Memorial Hospital in Carthage opens its doors
Mon, 13 Jul 2009 03:04:23 GMT — Carthage, Ill.-- It was a day of jubilee,celebration, and honor, as the new Memorial Hospital opened its doors. While the old facility held 25 bed, this one holds only 18. It's desginated as a critical needs facility, which means it has state of the art technology.
"The first facility was very well designed and built for in-patient care, because people had very long lengths of stays...services in contemporary medicine are very different. We don't need to keep people in a bed as long as we used to," said CEO of Memorial Hospital, Ada Bair.
"Right now our department is not as patient friendly. We have to move around a lot of equipment to make room for the patient to get in and get the testing done. In this new facility, everything has its own place. There will be better testing and a better environment for the patient so we can give the best care we can," said Nancy Krekel, Director of Cardio Pulmonary.
The hospital has more space, which includes two big operating rooms, several pre-operating rooms and more O-B rooms, and equipment. Not only does the state of the art technology make this hospital unique, but the fact that a small rural community came together to tackle the challenge of raising money for a new hospital. Members of the community like Haletta Folkerts who remembers fundraising efforts for the first hospital in Carthage.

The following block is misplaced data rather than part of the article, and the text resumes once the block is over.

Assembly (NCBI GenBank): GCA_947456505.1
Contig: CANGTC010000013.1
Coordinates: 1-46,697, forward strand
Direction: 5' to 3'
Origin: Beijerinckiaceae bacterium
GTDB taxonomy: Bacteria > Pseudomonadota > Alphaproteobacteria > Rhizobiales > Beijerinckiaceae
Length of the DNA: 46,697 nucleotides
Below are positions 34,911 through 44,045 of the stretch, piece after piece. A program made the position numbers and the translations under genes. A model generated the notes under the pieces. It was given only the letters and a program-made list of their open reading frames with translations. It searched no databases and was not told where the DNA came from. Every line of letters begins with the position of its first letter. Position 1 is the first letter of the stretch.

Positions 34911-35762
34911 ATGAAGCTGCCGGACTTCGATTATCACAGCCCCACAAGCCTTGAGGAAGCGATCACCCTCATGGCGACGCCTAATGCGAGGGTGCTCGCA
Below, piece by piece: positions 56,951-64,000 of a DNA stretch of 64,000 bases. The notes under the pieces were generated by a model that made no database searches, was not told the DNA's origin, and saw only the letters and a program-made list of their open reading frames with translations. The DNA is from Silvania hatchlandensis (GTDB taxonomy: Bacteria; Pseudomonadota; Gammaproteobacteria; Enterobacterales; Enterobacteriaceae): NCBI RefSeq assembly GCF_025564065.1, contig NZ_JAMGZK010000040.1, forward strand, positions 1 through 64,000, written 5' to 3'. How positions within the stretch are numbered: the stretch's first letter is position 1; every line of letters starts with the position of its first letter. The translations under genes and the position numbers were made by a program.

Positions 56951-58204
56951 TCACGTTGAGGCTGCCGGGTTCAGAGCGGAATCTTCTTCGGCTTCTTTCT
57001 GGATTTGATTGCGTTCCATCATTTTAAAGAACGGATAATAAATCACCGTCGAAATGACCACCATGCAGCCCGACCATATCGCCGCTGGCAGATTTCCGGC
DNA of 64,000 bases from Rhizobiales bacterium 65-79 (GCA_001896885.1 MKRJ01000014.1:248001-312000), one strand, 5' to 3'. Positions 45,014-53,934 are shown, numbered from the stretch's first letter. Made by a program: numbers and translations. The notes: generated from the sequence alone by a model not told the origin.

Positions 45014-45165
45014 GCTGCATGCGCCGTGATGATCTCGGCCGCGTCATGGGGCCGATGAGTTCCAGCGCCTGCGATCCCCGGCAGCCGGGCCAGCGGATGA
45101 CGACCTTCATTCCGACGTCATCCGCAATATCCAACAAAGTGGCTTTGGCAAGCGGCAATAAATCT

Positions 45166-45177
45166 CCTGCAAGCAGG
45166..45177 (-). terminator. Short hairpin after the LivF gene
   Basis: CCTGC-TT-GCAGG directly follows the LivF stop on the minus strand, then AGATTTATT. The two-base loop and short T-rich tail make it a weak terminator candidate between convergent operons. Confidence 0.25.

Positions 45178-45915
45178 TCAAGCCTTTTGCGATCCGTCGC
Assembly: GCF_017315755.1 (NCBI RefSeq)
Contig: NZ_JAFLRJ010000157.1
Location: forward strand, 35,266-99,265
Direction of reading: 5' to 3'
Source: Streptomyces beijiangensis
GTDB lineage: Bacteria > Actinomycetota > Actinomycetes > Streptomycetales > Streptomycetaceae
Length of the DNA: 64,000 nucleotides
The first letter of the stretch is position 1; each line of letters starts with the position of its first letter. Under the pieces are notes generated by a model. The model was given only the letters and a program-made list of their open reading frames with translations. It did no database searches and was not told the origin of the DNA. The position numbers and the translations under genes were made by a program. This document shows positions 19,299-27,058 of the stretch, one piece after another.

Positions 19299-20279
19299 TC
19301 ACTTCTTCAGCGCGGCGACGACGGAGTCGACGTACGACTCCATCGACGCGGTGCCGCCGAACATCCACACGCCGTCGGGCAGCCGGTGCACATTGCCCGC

Q:What's it like now 60 years later, we're in a cornfield at the edge of town, we've got the new facility, what does that mean to you?
Folkerts says,"It means it's here for all those that I love. The children that are not born yet, will be, all my family and all my loved ones and my friends."
"I spent many years with a doctor and I learned to appreciate vitalness of updated equipment and this is spectacular," said Brenda Wetzel-Sage, another Carthage resident.
And so the hospital which was built to honor veterans 60 years ago in a cornfield, which took 14 months to build opens a new chapter, but this one is all too familiar. This new building too, developed out of a cornfield on the edge of town, took 14 months to build, and continues to honor the past, while looking on to the future.
Patients won't be officially admitted yet. The hospital is waiting for certification from the state. They hope to move in by mid-August. The old hospital will be used to store records and supplies.